Cryptocurrency and tax: what you need to know
Cryptocurrency has seen an incredible surge in popularity amongst investors in the past year. The most popular of these virtual currencies by far is the Bitcoin, although there are approximately 1,800 others including Ethereum, Litecoin and Zcash.
In 2017, Bitcoin rose in value by a staggering 1,600%, with a single Bitcoin worth £14,760 in December 2017. This has settled more recently to £5,419 as of 31st August 2018.
Although cryptocurrencies are currently unregulated, they are still subject to UK tax laws. Any tax liabilities arising from virtual currencies in the 2017-18 tax year will need to be reported and paid to HMRC by 31st January 2019.
HMRC have said that due to the evolving nature of the cryptocurrency market, they will likely produce further guidance in the future. However, the most recent guidelines are from 2014 – therefore, confusion remains on how cryptocurrency earnings should be taxed.
We have put together a list of questions our tax team are frequently asked to help you through the cryptocurrency minefield.
Frequently asked questions
What is cryptocurrency?
Cryptocurrency is a digital or virtual currency that uses encryption technology to ensure the security of transactions involving its use. It uses crypotography – which processes legible information into an undecipherable code in order to track purchases and transfers.
Cryptocurrencies use decentralised control, as opposed to a central banking system. This control works through a public transaction database, or blockchain, which functions as a distributed ledger.
How do you obtain it?
Cryptocurrency can be obtained in two ways, and HMRC regards each as different in terms of its tax treatment:
- Mining: a system which rewards users with cryptocurrency when they calculate complex algorithms to verify each transaction in the blockchain.
- Purchasing: Cryptocurrency can be purchased by exchanging ‘real-world’ currency such as Sterling or US dollars.
How is it taxed?
Within their Revenue and Customs Brief 9 (2014), HMRC state that the treatment of income received, and charges made will depend on the activities and parties involved. As previously mentioned, how you have obtained your cryptocurrency will impact how you are taxed.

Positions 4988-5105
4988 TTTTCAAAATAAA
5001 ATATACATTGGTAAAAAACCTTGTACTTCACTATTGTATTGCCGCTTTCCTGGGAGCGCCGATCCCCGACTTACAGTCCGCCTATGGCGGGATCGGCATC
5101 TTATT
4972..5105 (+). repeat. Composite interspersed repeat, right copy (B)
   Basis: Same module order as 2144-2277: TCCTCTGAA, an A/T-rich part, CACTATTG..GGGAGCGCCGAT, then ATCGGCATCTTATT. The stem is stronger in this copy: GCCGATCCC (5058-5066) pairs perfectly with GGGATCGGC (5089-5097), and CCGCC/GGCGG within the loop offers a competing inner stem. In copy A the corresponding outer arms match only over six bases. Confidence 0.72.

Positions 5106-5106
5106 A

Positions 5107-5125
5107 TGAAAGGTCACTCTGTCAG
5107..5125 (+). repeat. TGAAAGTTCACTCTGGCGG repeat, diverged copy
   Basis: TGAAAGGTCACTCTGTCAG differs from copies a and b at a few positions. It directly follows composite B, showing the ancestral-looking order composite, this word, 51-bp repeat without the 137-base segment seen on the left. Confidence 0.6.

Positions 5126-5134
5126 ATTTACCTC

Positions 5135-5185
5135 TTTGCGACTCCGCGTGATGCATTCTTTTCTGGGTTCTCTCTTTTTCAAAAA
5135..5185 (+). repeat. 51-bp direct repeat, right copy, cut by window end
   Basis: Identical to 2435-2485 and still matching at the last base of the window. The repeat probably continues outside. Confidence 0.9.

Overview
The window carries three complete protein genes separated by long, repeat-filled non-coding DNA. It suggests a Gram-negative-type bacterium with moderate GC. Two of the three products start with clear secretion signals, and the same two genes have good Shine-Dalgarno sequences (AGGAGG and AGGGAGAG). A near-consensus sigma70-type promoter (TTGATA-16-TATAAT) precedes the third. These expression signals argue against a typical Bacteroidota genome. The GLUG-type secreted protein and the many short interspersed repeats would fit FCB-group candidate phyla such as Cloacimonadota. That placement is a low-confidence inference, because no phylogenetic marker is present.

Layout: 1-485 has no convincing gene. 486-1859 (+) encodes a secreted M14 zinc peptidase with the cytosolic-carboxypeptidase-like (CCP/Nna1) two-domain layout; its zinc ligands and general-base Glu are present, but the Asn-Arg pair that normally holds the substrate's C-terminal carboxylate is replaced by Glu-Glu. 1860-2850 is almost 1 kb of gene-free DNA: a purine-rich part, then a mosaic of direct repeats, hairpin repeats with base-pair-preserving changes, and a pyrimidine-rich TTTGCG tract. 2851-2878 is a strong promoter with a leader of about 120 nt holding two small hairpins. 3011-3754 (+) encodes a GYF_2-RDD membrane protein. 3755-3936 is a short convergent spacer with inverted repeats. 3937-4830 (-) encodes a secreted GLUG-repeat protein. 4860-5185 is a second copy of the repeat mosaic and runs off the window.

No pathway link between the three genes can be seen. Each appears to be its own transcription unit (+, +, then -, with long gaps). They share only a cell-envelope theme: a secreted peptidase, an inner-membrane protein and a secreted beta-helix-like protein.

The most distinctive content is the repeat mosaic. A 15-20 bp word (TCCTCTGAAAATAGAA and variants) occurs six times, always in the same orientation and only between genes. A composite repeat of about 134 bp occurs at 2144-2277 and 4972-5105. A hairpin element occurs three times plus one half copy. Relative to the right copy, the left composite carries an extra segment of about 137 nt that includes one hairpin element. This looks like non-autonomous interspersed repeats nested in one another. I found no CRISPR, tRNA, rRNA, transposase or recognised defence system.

HMRC regards an individual who mines cryptocurrency as a trader, whereby mining is classified as their profession. Any profits made this way will therefore be taxed as self-employment income and be subject to income tax and National Insurance Contributions.
If an individual purchases cryptocurrency on an exchange, they will be liable for Capital Gains Tax. This tax is applied anytime a cryptocurrency is converted into another currency or cryptocurrency. Capital Gains Tax is due at a rate of up to 20% on the increase in the value of the currency from when it was first acquired to when it is converted.
What about companies?
As companies are prohibited from gambling, speculative transactions (eg, trading in Bitcoin) will most likely be regarded as trading for tax purposes. Any trading profits of a company will be subject to Corporation Tax at 19%. Trading losses can be offset against the company’s total profits in some instances.
What action should I take?
If you have used Bitcoin to purchase additional forms of cryptocurrency, you may be liable for CGT at every transaction point, whether you have converted into Sterling or not. If you have traded extensively with Bitcoins and other cryptocurrencies, we strongly recommend reviewing your activity with a tax adviser to ensure any outstanding liabilities are met by January 2019.
If would like to find out more about how your Bitcoin or cryptocurrency earnings are taxed, please get in touch with us.